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La Crosse area private schools see increase in voucher enrollment
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La Crosse area private schools see increase in voucher enrollment

School Vouchers

Aquinas High School Students and teacher Brooke Manley work Thursday during her physical science class. Out of the 950 students enrolled at Aquinas Catholic Schools 159 use vouchers.

More and more La Crosse area families are taking advantage of a state voucher program to send their children to private schools.

In La Crosse County, the number of students attending private schools

through the program jumped from 170 last year to 307 this year, an 80% increase. That is largely due to two schools, Coulee Christian School and Saint Paul’s Evangelical Lutheran School, opting into the program.

Created in 2013, the vouchers allow families that fall below certain income levels to enroll their children in private schools at no cost.

Instead, tuition is drawn from the local school district’s allotment of state dollars. The district is then allowed to include voucher students in its enrollment headcount, which is used to determine how much funding it receives from the state.

Ted Knutson mug


“The advantage of school choice and the Wisconsin school choice program is it’s geared toward families that can’t afford private school but still want another option for their kids,” said Ted Knutson, president of Aquinas Catholic Schools. Aquinas was one of the original 25 private schools or private school systems to join the voucher program. “Most people agree that having choices in how to educate your child is a good thing.”

Statewide, the program has grown to include 250 schools and nearly 10,000 students, according to data from the Wisconsin Department of Public Instruction. (These numbers exclude schools in Milwaukee and Racine, which have their own voucher programs).

By student count, this school year marks the largest expansion of the program to date.

“We didn’t want to jump in right at the beginning, because we wanted to see how it played out and get a feel for how it was working for other private schools,” said Marliss Katsma, school choice administrator for Coulee Christian in West Salem. In its first year in the program, Coulee Christian has 57 students attending the school through vouchers. That’s more than a third of the student body.

St. Paul’s in Onalaska, also in its first year in the program, has strikingly similar numbers. It has 54 students attending through vouchers, or nearly 30% of its overall enrollment.

“Some of our families were already sending their children here, but they were making a significant financial sacrifice to do it,” Katsma said. “The program has definitely eased that burden, and it’s allowed some students to come in from charter schools or public schools. It’s been a great mix, and it’s been cool to see that we’re getting people whose finances were the only thing keeping them (from enrolling).”

Luther High School in Onalaska was the second La Crosse County school to opt in, accepting its first cohort of 14 voucher students last year. That number climbed to 37 this year, and is expected to keep rising during the next couple years.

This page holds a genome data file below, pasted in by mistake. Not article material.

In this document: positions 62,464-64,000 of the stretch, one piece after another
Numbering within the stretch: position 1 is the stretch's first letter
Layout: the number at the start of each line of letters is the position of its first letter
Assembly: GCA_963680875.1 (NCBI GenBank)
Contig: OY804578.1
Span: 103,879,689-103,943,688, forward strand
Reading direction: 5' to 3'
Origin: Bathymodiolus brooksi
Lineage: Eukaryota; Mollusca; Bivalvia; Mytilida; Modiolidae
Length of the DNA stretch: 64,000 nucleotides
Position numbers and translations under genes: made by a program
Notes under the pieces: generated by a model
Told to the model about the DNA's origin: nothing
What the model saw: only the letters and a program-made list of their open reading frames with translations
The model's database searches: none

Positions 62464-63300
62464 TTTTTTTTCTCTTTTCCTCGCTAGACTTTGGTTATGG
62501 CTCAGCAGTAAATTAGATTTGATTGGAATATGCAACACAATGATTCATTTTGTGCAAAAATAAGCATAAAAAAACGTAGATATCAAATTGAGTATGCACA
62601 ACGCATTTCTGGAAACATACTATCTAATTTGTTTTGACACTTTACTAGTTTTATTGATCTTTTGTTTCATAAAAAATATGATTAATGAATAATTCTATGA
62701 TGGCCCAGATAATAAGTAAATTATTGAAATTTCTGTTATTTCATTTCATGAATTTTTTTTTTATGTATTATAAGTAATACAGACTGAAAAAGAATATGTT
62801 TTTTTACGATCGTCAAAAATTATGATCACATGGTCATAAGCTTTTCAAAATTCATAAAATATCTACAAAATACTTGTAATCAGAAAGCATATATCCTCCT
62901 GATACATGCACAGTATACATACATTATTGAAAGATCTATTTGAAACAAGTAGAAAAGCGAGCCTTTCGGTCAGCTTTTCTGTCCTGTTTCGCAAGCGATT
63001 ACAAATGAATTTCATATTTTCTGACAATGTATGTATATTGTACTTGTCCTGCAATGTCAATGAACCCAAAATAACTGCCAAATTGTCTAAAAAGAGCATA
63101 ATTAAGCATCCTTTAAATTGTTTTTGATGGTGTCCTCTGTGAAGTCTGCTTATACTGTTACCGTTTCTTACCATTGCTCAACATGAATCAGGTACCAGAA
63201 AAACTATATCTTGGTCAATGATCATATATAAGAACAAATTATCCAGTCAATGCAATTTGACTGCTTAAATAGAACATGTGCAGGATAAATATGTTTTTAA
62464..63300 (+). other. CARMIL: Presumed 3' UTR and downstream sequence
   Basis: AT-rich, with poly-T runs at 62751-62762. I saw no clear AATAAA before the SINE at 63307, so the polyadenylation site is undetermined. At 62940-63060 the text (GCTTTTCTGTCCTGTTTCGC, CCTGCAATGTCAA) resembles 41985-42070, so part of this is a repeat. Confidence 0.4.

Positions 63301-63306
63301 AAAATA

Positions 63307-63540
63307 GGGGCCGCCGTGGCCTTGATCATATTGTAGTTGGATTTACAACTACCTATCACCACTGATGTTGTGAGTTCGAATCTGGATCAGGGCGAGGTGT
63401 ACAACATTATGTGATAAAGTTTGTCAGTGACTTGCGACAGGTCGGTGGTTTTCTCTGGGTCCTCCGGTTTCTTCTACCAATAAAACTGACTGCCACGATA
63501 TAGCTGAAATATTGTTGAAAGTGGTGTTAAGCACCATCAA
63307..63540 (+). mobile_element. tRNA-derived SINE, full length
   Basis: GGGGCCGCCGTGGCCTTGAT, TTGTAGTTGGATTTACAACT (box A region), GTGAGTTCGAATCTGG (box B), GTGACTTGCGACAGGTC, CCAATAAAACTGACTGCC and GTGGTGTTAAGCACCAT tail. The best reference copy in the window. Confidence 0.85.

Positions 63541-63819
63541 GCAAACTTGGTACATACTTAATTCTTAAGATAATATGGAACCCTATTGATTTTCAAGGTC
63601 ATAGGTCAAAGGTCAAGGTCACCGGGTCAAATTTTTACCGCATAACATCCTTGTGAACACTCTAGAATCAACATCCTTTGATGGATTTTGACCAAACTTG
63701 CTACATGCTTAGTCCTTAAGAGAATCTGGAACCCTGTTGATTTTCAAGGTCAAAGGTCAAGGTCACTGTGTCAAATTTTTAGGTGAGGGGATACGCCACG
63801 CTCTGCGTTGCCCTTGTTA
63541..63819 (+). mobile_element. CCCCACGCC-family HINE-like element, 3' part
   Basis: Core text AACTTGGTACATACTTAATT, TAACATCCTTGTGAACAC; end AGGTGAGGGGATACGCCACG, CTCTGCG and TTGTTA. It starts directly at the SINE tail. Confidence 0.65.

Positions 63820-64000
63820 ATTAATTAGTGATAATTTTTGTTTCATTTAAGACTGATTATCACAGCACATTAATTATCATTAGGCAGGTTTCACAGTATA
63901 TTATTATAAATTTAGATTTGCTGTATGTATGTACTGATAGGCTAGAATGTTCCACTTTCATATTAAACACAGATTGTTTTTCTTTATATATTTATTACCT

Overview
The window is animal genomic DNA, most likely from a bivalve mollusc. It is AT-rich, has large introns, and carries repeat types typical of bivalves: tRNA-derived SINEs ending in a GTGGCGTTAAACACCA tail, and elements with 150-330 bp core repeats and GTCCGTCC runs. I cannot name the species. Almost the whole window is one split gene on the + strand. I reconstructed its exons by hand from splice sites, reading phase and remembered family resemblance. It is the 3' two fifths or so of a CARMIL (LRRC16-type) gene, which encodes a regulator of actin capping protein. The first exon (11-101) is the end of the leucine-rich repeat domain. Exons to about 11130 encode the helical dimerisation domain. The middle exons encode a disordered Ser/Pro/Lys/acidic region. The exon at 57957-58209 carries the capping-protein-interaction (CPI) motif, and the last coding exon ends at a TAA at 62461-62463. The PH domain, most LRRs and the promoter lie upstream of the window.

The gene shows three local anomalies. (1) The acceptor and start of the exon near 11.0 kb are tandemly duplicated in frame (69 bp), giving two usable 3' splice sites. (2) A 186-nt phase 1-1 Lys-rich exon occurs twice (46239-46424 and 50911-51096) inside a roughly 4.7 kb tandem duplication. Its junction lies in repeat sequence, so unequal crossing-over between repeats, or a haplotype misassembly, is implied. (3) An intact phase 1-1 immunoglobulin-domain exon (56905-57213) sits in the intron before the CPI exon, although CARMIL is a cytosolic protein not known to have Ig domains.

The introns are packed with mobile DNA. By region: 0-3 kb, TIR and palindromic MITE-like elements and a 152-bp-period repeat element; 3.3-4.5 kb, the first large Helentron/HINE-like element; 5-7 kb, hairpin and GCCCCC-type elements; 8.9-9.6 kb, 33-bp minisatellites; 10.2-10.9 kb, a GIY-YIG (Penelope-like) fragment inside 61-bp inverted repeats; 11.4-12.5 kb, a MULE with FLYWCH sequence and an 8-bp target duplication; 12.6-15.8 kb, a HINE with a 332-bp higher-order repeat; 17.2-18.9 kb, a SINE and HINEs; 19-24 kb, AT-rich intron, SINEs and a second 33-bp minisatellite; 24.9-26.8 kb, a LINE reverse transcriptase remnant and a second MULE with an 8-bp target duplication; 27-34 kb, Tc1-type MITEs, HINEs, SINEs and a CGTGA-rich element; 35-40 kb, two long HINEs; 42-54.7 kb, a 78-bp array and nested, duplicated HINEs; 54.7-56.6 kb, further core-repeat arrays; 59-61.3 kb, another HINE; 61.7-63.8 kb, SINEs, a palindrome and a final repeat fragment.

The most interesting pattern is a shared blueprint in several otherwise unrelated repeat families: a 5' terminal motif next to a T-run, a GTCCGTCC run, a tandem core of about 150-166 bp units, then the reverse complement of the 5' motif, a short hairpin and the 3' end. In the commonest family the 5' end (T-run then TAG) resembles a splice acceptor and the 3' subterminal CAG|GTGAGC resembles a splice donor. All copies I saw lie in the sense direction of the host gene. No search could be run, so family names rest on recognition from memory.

Paul Wichmann mug


“We’re expecting in excess of 20 students each year … as the program becomes more of a focal point for families,” said Paul Wichmann, the school’s principal. “While I can’t speak for all 37 students and their families, I’m confident that, if not for the program, many of the families wouldn’t be able to afford the tuition at Luther.”

Despite its benefits to some families, the program has its share of detractors.

Officials in the public school system have argued that it funnels students and state dollars away from public school districts, forcing them to raise property taxes. The state spent $54 million on the program in 2018-19 and is set to spend $77 million this year.

Gov. Tony Evers, who served as the state superintendent of public schools from 2009 to early this year, has proposed capping the number of available vouchers, stressing the need to balance the public school system and the private school system.

“We have to fully fund our public schools,” Evers said, “and we have to make sure voucher schools are accountable and transparent, not just for kids and parents, but for Wisconsin taxpayers, too.”

Knutson said that, while he would lament a scaling back of the program, “the biggest impact would be on students in the state of Wisconsin.”

School Vouchers

Ocean currents are explained by physical science teacher Brooke Manley Thursday at Aquinas High School. Aquinas was one of the original 25 private school systems in the state to join the voucher program back in 2013.

“In 2019 and moving forward, education is all about choice,” he said. “Western Wisconsin is blessed with a great education system, both private and public. We’re held accountable by having good public schools, and we hope that, by having a really good product ourselves, we’re able to keep public schools sharp, too.”

Luther, meanwhile, has created a sort of rainy day fund in the event that the program is eliminated.

Wichmann said he doesn’t want families to have to choose between their school and their bank account.

“We wouldn’t be able to completely underwrite the cost of tuition, but we’d do everything we could to make it affordable for that specific family,” he said. “Some families are obviously more financially challenged than others.”

Kyle Farris can be reached at (608) 791-8234 or Follow him on Twitter at @Kyle_A_Farris.


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